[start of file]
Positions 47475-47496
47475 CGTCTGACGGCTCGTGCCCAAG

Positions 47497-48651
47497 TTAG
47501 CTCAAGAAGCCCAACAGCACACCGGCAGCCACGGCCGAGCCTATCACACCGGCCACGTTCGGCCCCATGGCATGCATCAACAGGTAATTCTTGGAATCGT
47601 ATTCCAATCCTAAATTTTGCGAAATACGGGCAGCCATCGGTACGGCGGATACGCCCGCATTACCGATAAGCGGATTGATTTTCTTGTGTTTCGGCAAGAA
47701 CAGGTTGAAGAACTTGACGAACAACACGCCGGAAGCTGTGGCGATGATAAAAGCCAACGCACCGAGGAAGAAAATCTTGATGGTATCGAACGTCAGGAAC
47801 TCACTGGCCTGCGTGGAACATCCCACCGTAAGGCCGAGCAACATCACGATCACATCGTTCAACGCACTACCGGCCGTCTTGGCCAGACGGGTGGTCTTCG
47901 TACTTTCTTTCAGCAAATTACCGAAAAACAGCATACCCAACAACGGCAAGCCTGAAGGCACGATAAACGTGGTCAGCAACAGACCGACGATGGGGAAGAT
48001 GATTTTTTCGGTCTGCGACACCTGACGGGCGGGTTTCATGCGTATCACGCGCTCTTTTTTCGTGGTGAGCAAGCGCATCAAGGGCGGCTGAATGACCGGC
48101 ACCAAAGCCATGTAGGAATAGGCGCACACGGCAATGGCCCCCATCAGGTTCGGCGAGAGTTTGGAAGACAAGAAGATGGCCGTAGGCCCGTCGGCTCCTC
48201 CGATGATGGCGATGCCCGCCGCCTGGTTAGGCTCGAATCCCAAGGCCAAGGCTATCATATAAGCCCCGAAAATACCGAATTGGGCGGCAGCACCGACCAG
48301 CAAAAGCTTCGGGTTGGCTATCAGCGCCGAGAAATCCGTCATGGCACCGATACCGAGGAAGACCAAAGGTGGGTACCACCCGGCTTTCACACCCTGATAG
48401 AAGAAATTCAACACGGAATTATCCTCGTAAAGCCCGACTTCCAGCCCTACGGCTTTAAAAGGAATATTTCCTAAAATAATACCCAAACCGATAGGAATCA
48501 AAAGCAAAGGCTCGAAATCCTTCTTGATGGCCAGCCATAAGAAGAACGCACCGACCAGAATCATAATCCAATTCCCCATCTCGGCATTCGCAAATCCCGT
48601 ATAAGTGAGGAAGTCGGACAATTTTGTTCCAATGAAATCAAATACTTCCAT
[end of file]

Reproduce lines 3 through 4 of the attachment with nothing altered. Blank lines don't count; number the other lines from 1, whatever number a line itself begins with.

Positions 47497-48651
47497 TTAG